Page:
Where’s my workforce? How to combat chronic absenteeism

Chronic absenteeism can cause havoc in the workplace, but finding a cure is simple. All it takes is a deeper understanding of why your employees are staying away from their desks.

Chronic absenteeism - woman stays in bed

Absenteeism costs UK businesses £16 billion each year. Despite this, many employers fail to identify the root cause.

On the surface, the reasons for absence seem obvious: illness, childcare, travel etc. But while these events lose you a day or two, they don’t explain long-term absenteeism. When employees habitually fail to show up for work the cause is usually burnout, stress and/or low morale.

If you want to combat chronic absenteeism, first you need to understand why your employees are struggling to commit.

Why are my employees disengaged?

Employee disengagement kills progress. Productivity plummets, revenue decreases and the mood in your office begins to stagnate, so asking yourself this question is a good place to start. Low morale often stems from deep-rooted workplace issues; ones that need your immediate attention, such as:

  • Micromanagement
  • Poorly-implemented change
  • Lack of leadership
  • Poor internal communication
  • Boring and repetitive tasks

Talk to your employees and learn where their frustrations lie. Once you have that information you can start to make changes.

How can I get my team back on board?

storm trooper gets back on board

To combat chronic absenteeism, you need to address the issues that make their working life a chore. You’re not going to be able to solve every problem, but there are things you can do to improve the situation. Here are four steps you can take to get a more employee-centric workplace:

1. Recognise achievements

Good work requires effort and dedication, but it should never feel like peeling a potato with a spoon. 54 percent of workers feel undervalued by their seniors and would like them to show their appreciation more often. It’s worth taking this into account when tackling absenteeism.

Take the time to notice when someone over-performs or goes out of their way to help a colleague or the business. Recognition, even in the form of a quick thank you email, can go a long way towards showing your employees that their work isn’t going unnoticed.

2. Become a macro-manager

Micromanagement leads your employees to believe you have little trust in their capabilities. While it can be difficult to detach completely from a project, delegation is beneficial for everyone. As a business owner, you can – and should – offload the work that’s keeping you from genuine innovation. At the same time, doing so shows your employees that you trust their decisions.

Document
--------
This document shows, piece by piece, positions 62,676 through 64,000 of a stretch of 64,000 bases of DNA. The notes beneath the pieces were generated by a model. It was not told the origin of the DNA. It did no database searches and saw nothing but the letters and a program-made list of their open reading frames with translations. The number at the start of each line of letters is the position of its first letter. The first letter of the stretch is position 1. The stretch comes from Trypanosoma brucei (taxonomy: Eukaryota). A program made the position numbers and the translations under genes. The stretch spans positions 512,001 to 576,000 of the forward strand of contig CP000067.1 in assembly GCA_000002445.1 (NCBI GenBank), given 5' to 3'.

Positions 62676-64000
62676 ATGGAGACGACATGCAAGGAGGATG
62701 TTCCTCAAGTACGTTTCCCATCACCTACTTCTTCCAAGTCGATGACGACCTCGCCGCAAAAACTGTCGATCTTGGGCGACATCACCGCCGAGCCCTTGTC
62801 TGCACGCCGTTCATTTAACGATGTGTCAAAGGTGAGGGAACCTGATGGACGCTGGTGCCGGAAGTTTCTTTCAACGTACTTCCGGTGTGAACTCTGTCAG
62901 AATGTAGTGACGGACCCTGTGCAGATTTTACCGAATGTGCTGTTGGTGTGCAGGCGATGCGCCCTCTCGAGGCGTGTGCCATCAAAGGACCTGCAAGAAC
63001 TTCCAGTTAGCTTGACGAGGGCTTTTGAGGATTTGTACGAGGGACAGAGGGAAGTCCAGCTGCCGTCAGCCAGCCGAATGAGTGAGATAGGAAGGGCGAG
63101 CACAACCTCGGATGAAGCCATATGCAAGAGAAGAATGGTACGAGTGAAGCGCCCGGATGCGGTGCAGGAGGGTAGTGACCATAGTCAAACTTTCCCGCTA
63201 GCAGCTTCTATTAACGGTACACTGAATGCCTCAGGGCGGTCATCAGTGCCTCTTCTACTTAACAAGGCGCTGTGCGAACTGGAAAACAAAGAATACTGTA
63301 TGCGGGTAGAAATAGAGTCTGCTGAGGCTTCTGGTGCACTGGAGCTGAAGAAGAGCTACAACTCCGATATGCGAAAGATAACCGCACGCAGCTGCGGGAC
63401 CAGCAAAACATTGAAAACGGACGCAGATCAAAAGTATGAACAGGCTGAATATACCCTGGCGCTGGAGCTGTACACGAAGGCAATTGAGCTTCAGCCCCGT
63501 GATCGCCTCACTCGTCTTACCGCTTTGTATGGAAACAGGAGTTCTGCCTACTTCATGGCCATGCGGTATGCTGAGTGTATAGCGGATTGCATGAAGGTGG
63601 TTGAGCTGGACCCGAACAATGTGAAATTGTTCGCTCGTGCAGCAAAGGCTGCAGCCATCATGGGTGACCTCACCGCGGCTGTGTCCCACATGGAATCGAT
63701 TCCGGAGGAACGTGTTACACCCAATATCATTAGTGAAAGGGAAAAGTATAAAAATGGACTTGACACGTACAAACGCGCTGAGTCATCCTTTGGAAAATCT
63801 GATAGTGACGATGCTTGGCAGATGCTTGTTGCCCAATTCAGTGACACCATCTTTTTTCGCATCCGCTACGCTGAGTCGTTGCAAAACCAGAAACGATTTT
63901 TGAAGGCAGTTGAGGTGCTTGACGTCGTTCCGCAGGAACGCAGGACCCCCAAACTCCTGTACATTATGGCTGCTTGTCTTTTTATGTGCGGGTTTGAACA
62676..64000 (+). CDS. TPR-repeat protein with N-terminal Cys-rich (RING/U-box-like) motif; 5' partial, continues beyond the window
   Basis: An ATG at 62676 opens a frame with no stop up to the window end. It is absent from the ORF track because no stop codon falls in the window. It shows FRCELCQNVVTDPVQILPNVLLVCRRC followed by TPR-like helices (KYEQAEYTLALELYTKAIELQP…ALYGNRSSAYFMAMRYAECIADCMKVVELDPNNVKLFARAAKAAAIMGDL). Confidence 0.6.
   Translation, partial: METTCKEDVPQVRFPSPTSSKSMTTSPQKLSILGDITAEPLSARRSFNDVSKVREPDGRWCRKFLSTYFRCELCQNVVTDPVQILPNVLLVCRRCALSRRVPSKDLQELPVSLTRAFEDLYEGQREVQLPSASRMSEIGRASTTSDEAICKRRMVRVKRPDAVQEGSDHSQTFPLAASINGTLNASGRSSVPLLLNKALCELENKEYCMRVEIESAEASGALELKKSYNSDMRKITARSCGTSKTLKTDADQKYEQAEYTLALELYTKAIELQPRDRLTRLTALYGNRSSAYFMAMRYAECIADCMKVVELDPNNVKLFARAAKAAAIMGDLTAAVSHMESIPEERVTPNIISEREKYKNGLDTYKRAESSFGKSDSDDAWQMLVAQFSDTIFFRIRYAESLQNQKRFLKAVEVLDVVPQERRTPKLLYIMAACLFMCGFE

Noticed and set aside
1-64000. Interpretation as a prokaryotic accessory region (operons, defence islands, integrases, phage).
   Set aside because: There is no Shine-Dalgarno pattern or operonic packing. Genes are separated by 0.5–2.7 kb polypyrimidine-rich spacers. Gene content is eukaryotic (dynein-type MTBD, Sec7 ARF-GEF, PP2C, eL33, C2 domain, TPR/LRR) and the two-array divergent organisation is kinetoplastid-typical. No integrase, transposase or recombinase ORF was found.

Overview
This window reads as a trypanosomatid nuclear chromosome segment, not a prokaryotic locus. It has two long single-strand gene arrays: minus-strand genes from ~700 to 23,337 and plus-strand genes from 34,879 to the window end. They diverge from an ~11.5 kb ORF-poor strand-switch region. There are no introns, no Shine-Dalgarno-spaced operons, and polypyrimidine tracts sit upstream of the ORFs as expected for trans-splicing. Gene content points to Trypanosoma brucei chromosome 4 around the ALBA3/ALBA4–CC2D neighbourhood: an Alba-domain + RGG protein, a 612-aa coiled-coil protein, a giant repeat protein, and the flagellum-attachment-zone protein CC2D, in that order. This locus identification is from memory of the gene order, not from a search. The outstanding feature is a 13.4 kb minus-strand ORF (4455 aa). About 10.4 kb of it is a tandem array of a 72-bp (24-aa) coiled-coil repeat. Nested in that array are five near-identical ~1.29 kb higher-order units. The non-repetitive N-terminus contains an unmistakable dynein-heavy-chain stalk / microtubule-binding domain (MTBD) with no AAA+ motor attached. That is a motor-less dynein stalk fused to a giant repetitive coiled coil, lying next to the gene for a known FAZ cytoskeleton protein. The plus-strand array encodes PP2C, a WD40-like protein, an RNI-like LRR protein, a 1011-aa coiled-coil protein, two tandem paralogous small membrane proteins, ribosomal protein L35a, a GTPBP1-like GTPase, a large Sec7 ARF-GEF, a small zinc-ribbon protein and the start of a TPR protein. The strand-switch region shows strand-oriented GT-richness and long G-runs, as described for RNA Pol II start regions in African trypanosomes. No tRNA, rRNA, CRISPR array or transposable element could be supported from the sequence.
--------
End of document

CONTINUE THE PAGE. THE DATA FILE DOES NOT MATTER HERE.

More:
Prioritise your task list and focus your attention on the jobs that will generate new business opportunities for your company. For everything else, let your employees take responsibility.

3. Keep communication human

Is the door to your office really open? If your open-door policy is more of a statement than a reality, change the way you communicate with employees. Today’s technology enables you to communicate in real-time, on the move, so even when you’re not in the office you can stay connected.

91 percent of workers feel motivated to do their job when they have leadership support. Try mobile apps such as Slack, Workhive and Attentiv. Let your team know when you’re available and remain open to suggestions, feedback and requests.

4. Eliminate workplace inertia

How much time do your employees waste on admin? It’s probably more than you think. Workers spend 41 percent of their day on tasks that offer little personal satisfaction. When you look at it from this perspective, it’s no wonder they take liberties with time-off.

Finding ways to cut menial tasks is key. Automating thankless jobs can help.  In fact, it’s now possible to automate 45 percent of workplace tasks, according to McKinsey.

Make it easy for employees to complete purchase orders, keep on top of accounts, fill in spreadsheets or share remarkable content with intuitive workplace applications. Once you abolish boredom, you create time for more fulfilling projects.

Don’t take attendance, take responsibility

As a manager, you need to do more than just keep a record of employee activity. You need to commit to boosting morale, offering actionable guidance and bettering the work lives of your team. It’s a well-known fact that happy, healthy employees get more done. Chronic absenteeism is curable, it just takes compassion and adaptability on your part.

Download your copy of Bureaucracy Must Die

 

Leave a Reply

Your email address will not be published. Required fields are marked *